MTV's leading beer advertiser, Miller Brewing Co., has become the second major brewer to yank its ads off the cable network to avoid charges that it targets underage drinkers.
Five months after Anheuser-Busch pulled its ads from MTV, Miller said last week it took action because it was unable to adequately control the placement of ads within MTV's schedule.
Miller also followed A-B's lead in shifting some of its buys to MTV sibling VH-1, which targets an older audience. Overall, though, its spending with those networks is expected to decline substantially.
Miller spent $2 million on MTV last year, according to Competitive Media Reporting, double the amount spent by A-B on the network.
Since A-B announced its pullout in December, the Federal Trade Commission has started probing buys on MTV by A-B, Miller and Stroh Brewing Co. (AA, April 7). Advertising Age earlier this year reported that during a single week in September last year, both A-B and Miller had spots running on programming where more than half the audience was below the legal drinking age of 21, a violation of the Beer Institute code.
The brewers have said they bought MTV by daypart and ratings and did not place buys on specific programs. They claimed the problems came when MTV allocated the buys to programming reaching younger audiences.
MTV countered that the buys were placed on suitable programming that drew younger than expected audiences.
"We place the advertising based on audience projects, and 99% of the time those are correct," said Carole Robinson, MTV senior VP-corporate communications. "When there are occasional shifts in age, we make adjustments."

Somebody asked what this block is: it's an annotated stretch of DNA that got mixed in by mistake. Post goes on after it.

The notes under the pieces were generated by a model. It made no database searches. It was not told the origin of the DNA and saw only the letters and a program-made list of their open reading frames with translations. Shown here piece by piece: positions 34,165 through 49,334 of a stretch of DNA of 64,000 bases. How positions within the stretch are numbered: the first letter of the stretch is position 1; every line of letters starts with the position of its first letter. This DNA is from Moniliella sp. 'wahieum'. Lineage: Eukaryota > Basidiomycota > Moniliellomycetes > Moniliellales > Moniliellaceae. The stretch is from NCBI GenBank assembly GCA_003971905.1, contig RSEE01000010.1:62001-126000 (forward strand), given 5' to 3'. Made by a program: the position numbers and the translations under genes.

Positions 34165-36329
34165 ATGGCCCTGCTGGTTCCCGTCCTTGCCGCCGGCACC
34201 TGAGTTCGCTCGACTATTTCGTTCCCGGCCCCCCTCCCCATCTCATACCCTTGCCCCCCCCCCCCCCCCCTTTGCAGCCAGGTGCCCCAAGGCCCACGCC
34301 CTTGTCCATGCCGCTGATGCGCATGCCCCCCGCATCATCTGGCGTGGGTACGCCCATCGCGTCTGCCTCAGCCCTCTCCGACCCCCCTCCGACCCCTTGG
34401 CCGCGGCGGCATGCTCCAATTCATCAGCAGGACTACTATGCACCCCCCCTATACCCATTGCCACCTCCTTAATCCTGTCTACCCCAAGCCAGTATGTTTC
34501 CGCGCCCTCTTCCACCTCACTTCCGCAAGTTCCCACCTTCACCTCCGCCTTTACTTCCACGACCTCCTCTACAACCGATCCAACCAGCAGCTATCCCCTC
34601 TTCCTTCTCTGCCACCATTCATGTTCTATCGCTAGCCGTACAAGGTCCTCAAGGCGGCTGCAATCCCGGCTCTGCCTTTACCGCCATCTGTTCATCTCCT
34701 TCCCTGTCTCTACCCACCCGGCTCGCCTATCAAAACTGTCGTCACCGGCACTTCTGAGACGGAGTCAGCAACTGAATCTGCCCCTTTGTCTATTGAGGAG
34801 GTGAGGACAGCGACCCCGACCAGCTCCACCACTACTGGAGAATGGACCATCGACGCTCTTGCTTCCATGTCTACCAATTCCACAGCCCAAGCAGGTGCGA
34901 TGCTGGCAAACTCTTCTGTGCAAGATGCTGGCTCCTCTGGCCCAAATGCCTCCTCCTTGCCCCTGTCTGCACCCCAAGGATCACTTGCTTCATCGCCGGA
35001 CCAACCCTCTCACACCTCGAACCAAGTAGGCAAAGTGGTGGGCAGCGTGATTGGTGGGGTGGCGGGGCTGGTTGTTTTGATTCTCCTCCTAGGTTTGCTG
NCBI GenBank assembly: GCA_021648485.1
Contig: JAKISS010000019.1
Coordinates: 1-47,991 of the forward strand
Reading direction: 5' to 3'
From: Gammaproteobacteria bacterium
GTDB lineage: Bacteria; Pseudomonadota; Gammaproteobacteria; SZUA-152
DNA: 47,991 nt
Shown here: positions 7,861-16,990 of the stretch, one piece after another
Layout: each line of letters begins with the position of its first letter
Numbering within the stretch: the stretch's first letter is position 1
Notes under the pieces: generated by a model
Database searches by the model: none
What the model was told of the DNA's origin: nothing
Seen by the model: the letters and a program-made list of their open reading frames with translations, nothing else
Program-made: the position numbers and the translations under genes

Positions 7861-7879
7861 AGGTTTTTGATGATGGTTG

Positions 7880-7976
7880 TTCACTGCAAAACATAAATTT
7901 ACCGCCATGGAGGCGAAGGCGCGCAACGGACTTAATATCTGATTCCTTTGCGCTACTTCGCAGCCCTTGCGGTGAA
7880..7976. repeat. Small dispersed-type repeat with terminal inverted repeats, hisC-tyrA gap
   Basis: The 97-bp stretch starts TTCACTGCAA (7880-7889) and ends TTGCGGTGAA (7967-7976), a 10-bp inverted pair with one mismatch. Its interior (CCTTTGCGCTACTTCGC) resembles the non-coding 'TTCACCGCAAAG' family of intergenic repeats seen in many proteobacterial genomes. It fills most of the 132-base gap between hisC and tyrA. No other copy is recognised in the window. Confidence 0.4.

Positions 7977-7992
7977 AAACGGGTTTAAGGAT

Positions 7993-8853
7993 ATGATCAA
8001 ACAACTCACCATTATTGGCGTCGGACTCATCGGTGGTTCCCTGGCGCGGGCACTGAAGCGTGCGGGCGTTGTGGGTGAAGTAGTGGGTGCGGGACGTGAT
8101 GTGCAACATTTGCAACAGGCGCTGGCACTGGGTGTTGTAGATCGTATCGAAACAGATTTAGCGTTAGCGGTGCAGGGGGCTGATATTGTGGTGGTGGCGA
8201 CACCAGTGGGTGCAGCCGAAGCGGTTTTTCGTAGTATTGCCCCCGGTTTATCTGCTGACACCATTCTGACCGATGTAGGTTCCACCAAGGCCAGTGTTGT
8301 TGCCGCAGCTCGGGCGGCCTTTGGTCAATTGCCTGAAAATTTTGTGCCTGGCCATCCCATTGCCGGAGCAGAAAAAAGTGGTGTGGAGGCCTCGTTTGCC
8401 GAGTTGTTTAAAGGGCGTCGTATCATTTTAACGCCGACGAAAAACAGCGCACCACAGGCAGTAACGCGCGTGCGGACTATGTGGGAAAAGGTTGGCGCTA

Miller's move leaves MTV without a major beer sponsor. Coors Brewing Co., citing concerns about the network's audience, hasn't been advertising on the network, and Stroh Brewery Co. has run relatively few spots.
Miller had earlier tried to limit its MTV spots to adult programming, but VP-Marketing Jack Rooney said that task proved too hard.
"It was difficult for us to control where it aired on MTV," he said.
The FTC, which has been investigating beer and liquor ads on TV, took the unusual step recently of calling in the Beer Institute and the Distilled Spirits Council of the U.S. to talk about ad restrictions. Both groups declined to comment on the discussions, saying only that they regularly had discussions with the commission.
Federal Communications Commission Chairman Reed Hundt earlier this month said that one alternative to restricting TV advertising of alcoholic beverages was to require stations to also run anti-alcohol spots.
August Busch IV, VP-marketing for A-B, last week disputed the need for counter ads.
"We know that advertising is not the problem," said Mr. Busch. "We have spent $200 million addressing the real issues and we will continue to advertise responsibly."
Copyright May 1997, Crain Communications Inc.